In this laboratory assignment, you’ll write a print function for the Lisp interpreter that we’re building in the lectures. It will print Lisp thing’s in readable form.
OCaml provides a library module called Printf (with an upper case P) that defines functions for printing. One way to use it is to ask for a specific function you want. For example, to get the function printf (with a lower case p) you’d say Printf.printf. Another way is to ask for everything that’s in the module. To do that, place the following line at the beginning of your program file.
open Printf ;;
After that, everything visible in the module Printf is available for use in your program.
The function printf from the module Printf takes a format string as its first argument. The format string tells how to print its remaining arguments. Here are some calls to printf that may be useful in this assignment, along with brief descriptions of what they do.
- printf "\n"
Stop printing on the current line and begin a new line.
- printf "%i" e
Print the integer returned by the expression e.
- printf "%s" e
Print the string returned by the expression e, but without surrounding quotation marks.
- printf " "
Print a blank (a space).
- printf "C0C1 ⋯ Cn−1"
Print a string containing the characters C0C1 ⋯ Cn−1, but without surrounding quotation marks.
Some Lisp thing’s can be printed with only a single call to printf. Other thing’s, like Lisp lists, require something more complex. Recall that a list is written inside a pair of parentheses () with its elements separated by blanks. The following imperative pseudocode algorithm prints a Lisp list L in this way.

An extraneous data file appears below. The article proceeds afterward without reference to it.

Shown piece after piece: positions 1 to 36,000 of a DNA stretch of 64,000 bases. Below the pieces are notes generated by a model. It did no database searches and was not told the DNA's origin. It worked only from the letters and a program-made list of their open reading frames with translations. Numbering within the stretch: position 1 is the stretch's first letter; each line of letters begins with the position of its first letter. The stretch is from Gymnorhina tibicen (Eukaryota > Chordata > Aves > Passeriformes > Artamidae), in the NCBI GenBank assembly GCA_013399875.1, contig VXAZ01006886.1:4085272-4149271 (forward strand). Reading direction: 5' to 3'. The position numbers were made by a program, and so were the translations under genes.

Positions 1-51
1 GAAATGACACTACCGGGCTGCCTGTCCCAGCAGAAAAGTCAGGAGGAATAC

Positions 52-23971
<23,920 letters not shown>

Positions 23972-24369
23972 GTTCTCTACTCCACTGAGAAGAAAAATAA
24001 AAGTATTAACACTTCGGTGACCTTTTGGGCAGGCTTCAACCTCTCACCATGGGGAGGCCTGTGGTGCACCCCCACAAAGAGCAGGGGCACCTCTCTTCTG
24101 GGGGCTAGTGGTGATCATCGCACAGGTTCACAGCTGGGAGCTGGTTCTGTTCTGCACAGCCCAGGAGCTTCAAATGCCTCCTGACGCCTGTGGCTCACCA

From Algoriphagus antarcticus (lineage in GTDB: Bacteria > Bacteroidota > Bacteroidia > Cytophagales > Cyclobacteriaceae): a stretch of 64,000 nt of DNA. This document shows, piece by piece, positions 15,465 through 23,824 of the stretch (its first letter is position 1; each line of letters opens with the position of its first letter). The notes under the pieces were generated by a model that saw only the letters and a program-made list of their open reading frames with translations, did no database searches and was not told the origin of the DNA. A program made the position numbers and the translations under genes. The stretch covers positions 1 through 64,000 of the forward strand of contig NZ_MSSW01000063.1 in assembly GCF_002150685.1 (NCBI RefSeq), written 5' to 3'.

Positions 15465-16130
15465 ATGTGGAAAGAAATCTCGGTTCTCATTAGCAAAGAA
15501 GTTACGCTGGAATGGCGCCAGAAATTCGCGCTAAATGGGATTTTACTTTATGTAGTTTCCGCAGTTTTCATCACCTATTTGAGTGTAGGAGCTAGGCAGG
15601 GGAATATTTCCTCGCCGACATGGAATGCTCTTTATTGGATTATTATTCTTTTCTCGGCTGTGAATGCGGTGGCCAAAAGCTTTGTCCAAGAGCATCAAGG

if L isn‘t empty
if print L‘s first element
if L = L‘s remaining elements
if while L isn‘t empty
if whprint “ “
if whprint L‘s first element
if whL = L‘s remaining elements
For example, the algorithm prints an empty list as a pair of parentheses (), and a list of one element a as (a). It prints a list of two elements a and b as (a b). It prints a list of three elements a, b, and c as (a b c), etc.
In the lectures, we defined an OCaml type thing to represent Lisp objects. It looks like this.
type thing =
Closure of thing ∗ thing ∗ environment |
Cons of thing ∗ thing |
Number of int |
Primitive of (thing -> environment -> thing) |
Symbol of string
environment = (string ∗ thing) list ;;
Here Closure represents a user defined function, Cons represents a node in a nonempty list, Nil represents an empty list, Number represents an integer, Primitive represents a predefined function, and Symbol represents a name. The following table shows how each OCaml object described by this type must be printed. (The file tests9.ml has examples.)
How to print it
|Closure (p, b, e)||[Closure]|
|Cons (e0, Cons (e1 ⋯, Cons (en−1, Nil) ⋯ ))||(e0 e1 ⋯ en−1)|
|Symbol s||s but without quotation marks|
You must write OCaml code that defines the following functions. Each function takes a thing as its argument. Your functions must print these thing’s as defined in the table.
- printThing thing
Print thing. Begin a new line after thing is printed. Hint: call printingThing as a helper to do almost all the work for this function.
- printingThing thing
Print thing, without beginning a new line. Use a match–with to decide what thing is, and then print it according to the table. Hint: call printingThings as a helper to do almost all the work for printing lists made from Cons’es and Nil’s.
- printingThings things
Here things is a list made from Cons’es and Nil. Print things without beginning a new line, as described in the table. Hint: translate the imperative pseudocode algorithm to applicative form.
You may write additional helpers if you need them. However, you must not use loops, mutable objects, or variables in any of your functions. If you do that, then you will receive ZERO POINTS for this assignment!
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